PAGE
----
FIG. 3 illustrates the atrial capture detection circuit 44 (or 45) in functional block diagram form. Since atrial response signals are typically smaller than their ventricular counterparts, and therefore much more difficult to detect, the system is preferably optimized to such atrial signals. Aside from possible modification of various adjustable threshold settings, the design, construction and operation of the atrial and ventricular capture detection circuits is identical.
In accordance with one aspect of the invention, the pace processor 35 includes pacing control circuits 46 which condition the pacing pulse generator 36 t produce pacing pulses in pairs as illustrated in FIG. 4. As shown, each pacing pulse consists of a negatively going rectangular pulse having a representative nominal magnitude of 1.5 volts and having a pulse width (PW) ranging typically between 0.1 and 2.5 milliseconds. By way of illustration, the individual pulses are grouped in pairs spaced from one another by 600 millisecond intervals giving a nominal cycle rate of 100 pairs per minute. Three such pairs are illustrated and are designated by reference characters I, II and III, respectively. Within each pair, pulses are spaced by a 100 millisecond interval.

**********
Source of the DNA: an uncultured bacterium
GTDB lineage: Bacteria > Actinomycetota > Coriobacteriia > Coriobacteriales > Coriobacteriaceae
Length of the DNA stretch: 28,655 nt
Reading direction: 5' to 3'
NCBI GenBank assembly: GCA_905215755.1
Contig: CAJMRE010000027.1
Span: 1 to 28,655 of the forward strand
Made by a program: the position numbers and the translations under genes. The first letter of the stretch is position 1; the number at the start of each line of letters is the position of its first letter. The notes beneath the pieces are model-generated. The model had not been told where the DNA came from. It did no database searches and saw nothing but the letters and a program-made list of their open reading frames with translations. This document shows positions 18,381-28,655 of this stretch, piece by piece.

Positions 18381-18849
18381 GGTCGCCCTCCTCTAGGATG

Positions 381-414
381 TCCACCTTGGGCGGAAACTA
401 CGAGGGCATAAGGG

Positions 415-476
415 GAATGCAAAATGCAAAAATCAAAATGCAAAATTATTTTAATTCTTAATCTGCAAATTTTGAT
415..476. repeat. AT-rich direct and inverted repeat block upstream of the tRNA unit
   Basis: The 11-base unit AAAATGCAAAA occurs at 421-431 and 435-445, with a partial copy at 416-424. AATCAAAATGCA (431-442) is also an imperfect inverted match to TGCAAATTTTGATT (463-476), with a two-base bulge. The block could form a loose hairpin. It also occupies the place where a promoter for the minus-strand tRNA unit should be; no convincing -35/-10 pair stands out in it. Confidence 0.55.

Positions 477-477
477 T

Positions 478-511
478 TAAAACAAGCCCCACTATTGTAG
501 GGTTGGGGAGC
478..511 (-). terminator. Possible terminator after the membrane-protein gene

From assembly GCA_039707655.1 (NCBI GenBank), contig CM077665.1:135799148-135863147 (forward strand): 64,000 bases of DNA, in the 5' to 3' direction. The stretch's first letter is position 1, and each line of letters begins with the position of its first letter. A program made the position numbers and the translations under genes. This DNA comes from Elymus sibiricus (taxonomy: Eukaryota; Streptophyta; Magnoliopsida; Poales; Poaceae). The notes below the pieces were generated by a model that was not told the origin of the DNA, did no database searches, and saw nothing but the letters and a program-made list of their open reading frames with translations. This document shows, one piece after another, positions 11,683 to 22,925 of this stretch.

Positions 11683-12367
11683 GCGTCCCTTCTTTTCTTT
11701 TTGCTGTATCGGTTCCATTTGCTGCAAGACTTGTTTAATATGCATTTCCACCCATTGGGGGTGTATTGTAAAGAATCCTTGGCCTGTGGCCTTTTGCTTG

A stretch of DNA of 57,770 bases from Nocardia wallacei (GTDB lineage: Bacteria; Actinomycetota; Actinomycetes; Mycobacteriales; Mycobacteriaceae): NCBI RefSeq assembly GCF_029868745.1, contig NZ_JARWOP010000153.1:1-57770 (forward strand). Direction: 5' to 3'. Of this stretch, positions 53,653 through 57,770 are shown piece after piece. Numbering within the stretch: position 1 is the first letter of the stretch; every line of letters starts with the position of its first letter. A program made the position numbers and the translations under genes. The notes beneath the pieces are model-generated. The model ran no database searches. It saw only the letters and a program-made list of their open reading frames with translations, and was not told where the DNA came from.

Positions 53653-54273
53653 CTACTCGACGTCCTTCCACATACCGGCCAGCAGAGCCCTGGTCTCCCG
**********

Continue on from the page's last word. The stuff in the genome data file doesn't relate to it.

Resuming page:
As can be observed by further reference to FIG. 4, the trailing edge of each pacing pulse is not rectangular but, rather, includes a substantial lead recovery artifact having the general form associated with exponential voltage decay. Any cardiac response signals developed in the immediate post-pulse interval are therefore superimposed on the lead recovery artifact. Since the magnitude of such cardiac response signals may be on the order of a few millivolts, it will be appreciated that the presence of the relatively large lead recovery artifacts complicates the detection of such signals. These response signals, if any, will occur during discrete intervals following each pulse. These intervals, identified as Ia, Ib, IIa, IIb, IIIa, and IIIb, contain a substantial lead recovery artifact component in addition to any possible cardiac response signals.